Welcome back to the next article in our Monitoring 101 series! We are beyond excited to continue our deep dive into the best practices for monitoring biogas operations.

Real-time monitoring in biogas operations is a critical practice that involves the continuous measurement and tracking of a wide range of parameters to ensure optimal process performance and maximize the efficiency of anaerobic digestion. By closely monitoring these key parameters, operators can gain valuable insights into the health and stability of the biogas plant, allowing for timely actions and informed decision-making. This is even more relevant when considering feedstock, one of the cornerstones of all biogas projects. In the journey to creating efficient data-driven biogas project management we have identified the following as key feedstock parameters to keep an eye on:

Feedstock Quality & Quantity

Monitoring the quantity and quality of feedstock is crucial for maintaining the desired feedstock-to-microorganism (F/M) ratio, which is essential for efficient biogas production and preventing process inefficiencies. It is necessary to closely monitor any changes in the amount of feeding and the composition of the feedstock, as these factors can significantly impact the stability and performance of the biogas production. The quality of the feedstock may include total solid (TS), volatile solid (VS), chemical oxygen demand (COD), nutrient content, etc.

To ensure accurate monitoring, it is important to record the mass of input feedstocks to the digester and establish robust monitoring systems for the feeding process. For example, in some cases a deviation of even less than 10% in the feedstock quantity can lead to a significant decrease in biogas production, highlighting the importance of precise monitoring.

Total Kjeldahl Nitrogen in Feedstock

Particular attention should be given to monitoring the TKN (total Kjeldahl nitrogen) content of feedstocks, as it directly affects the ammonia levels in the digester. Excessive ammonia accumulation can inhibit the activity of microorganisms and negatively impact biogas production. It is recommended to maintain TKN levels below 3-5 g/kg to avoid ammonia inhibition.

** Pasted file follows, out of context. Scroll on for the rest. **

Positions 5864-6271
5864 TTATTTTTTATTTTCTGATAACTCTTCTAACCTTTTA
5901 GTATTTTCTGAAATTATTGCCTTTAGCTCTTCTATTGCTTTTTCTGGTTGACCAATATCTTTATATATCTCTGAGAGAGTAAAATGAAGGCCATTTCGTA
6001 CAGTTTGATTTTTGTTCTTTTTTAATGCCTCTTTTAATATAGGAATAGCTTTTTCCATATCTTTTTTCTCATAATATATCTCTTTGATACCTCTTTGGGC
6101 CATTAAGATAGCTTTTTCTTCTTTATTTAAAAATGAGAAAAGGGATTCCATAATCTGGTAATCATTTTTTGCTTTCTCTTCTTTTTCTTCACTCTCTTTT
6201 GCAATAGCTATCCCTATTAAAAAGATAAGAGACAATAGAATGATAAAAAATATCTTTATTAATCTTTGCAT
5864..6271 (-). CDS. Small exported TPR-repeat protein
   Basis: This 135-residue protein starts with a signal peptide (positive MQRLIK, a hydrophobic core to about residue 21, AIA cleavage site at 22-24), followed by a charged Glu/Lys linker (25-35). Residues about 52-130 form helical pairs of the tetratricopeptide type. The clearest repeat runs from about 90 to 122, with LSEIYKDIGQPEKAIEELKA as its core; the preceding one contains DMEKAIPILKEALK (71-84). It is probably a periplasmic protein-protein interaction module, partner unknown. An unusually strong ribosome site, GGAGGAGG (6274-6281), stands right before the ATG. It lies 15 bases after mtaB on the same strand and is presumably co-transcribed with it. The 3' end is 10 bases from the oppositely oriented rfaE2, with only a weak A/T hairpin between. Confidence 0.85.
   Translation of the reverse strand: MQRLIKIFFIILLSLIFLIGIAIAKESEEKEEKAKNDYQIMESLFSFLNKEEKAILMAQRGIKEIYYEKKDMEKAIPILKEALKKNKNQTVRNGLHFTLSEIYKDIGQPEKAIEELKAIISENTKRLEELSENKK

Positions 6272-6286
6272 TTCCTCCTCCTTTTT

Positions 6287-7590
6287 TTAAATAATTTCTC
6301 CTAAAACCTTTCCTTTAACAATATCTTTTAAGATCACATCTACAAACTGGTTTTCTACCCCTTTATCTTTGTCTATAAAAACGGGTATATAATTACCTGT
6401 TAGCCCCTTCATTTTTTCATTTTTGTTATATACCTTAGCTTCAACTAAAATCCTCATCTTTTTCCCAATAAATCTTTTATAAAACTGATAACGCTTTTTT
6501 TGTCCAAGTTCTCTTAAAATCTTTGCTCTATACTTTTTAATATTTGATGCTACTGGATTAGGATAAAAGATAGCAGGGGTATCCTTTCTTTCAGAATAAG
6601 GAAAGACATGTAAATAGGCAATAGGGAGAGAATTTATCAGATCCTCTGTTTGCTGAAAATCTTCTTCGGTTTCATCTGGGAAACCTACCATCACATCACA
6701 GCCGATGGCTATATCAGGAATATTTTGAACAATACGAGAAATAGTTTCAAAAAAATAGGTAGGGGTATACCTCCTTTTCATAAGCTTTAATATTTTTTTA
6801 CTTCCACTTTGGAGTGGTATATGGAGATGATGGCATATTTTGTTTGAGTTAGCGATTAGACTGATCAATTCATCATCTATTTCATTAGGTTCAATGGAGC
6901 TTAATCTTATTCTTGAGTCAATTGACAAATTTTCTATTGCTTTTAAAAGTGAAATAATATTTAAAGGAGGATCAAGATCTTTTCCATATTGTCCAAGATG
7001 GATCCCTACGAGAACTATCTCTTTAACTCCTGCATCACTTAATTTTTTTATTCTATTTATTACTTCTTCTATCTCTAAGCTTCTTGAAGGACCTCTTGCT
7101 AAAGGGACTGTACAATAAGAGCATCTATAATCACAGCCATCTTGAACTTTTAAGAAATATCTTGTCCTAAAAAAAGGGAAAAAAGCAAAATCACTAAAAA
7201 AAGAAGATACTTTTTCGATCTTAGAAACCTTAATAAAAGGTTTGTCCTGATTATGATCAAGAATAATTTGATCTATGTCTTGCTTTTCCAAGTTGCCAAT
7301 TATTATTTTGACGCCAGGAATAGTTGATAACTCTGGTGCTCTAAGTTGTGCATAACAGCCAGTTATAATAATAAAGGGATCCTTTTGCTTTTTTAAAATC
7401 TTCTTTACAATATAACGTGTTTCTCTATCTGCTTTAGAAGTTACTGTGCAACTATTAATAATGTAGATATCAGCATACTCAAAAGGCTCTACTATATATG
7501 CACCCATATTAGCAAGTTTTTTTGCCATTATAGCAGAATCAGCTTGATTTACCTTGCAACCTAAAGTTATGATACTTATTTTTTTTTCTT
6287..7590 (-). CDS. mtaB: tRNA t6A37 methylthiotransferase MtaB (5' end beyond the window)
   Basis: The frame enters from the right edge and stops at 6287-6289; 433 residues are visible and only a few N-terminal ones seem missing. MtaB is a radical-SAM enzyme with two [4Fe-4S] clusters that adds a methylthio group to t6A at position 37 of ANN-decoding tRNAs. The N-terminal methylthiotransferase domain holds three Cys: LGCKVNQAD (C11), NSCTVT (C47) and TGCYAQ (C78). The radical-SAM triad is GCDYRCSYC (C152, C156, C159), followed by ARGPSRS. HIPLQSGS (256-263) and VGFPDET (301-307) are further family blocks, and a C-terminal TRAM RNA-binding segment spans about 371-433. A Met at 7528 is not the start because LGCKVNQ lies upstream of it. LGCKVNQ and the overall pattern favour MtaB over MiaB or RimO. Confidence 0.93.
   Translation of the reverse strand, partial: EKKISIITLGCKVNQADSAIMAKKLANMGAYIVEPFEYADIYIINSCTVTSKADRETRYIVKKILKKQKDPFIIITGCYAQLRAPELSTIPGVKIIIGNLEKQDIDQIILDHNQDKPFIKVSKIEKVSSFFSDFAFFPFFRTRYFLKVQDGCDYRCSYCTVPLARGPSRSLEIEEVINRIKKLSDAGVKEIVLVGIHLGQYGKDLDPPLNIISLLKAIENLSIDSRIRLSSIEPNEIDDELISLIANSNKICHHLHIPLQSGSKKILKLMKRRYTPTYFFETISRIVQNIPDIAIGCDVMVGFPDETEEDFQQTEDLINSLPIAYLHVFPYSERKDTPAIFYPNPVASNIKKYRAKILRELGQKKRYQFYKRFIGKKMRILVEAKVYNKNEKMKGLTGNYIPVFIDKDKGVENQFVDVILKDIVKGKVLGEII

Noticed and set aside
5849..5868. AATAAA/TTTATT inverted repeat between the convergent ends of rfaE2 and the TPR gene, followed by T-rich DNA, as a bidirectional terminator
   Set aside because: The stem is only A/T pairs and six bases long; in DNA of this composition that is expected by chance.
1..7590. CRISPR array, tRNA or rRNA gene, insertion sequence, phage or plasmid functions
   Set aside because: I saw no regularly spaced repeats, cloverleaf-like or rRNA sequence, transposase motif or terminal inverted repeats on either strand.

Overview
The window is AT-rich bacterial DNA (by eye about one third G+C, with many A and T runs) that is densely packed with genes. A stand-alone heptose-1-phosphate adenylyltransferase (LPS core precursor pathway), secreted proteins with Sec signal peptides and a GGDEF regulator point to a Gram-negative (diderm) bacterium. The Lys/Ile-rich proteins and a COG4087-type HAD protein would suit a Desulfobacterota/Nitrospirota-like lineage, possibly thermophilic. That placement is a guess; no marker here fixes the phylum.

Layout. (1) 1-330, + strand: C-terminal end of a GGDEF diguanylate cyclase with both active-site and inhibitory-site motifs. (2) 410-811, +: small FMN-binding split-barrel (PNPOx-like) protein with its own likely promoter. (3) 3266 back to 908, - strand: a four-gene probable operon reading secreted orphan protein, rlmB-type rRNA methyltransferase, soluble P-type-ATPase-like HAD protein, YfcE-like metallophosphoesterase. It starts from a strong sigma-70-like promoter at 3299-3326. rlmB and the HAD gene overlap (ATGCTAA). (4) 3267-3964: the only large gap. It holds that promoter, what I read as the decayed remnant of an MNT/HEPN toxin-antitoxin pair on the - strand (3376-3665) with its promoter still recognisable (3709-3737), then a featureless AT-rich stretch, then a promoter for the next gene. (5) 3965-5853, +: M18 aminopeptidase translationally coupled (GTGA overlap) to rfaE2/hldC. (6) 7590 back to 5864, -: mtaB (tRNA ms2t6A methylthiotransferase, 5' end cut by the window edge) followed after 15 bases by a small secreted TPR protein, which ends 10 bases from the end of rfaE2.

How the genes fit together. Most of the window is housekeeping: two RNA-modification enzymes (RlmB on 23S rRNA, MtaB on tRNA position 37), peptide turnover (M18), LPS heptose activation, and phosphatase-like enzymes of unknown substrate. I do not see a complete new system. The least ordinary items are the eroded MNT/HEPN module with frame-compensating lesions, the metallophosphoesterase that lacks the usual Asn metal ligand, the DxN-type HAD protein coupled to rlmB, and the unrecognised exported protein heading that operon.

By implementing comprehensive monitoring strategies, biogas plant operators can make informed decisions and optimize the biogas production process.

Additional Feedstock Parameters to Monitor

Different studies have been done to showcase the impact of changes in feedstock quality on the overall biogas production and microbial communities in the reactors. For this reason, several key feedstock characteristics have been identified which should be monitored to assess their impact on the biogas process. This includes proper monitoring of the following:

  • Total solid
  • Volatile solid
  • Protein
  • Fat
  • Carbohydrates
  • Other influential nutrients

Monitoring of these parameters allows for a more in-depth understanding of feedstock composition and biogas production

Frequent monitoring of other feedstock characteristics such as pH, COD, and biochemical methane potential (BMP) enables operators to identify potential issues or deviations from optimal conditions promptly. This proactive approach facilitates timely adjustments and interventions, ensuring stable and efficient biogas production.

Embracing data-driven decisions in biogas operations through real-time feedstock monitoring is a powerful new tool for the modern biogas industry. By harnessing the power of data, biogas plant operators can make informed choices, maximize efficiency, and enhance sustainability, ensuring a greener, more efficient, and economically viable future for biogas production.

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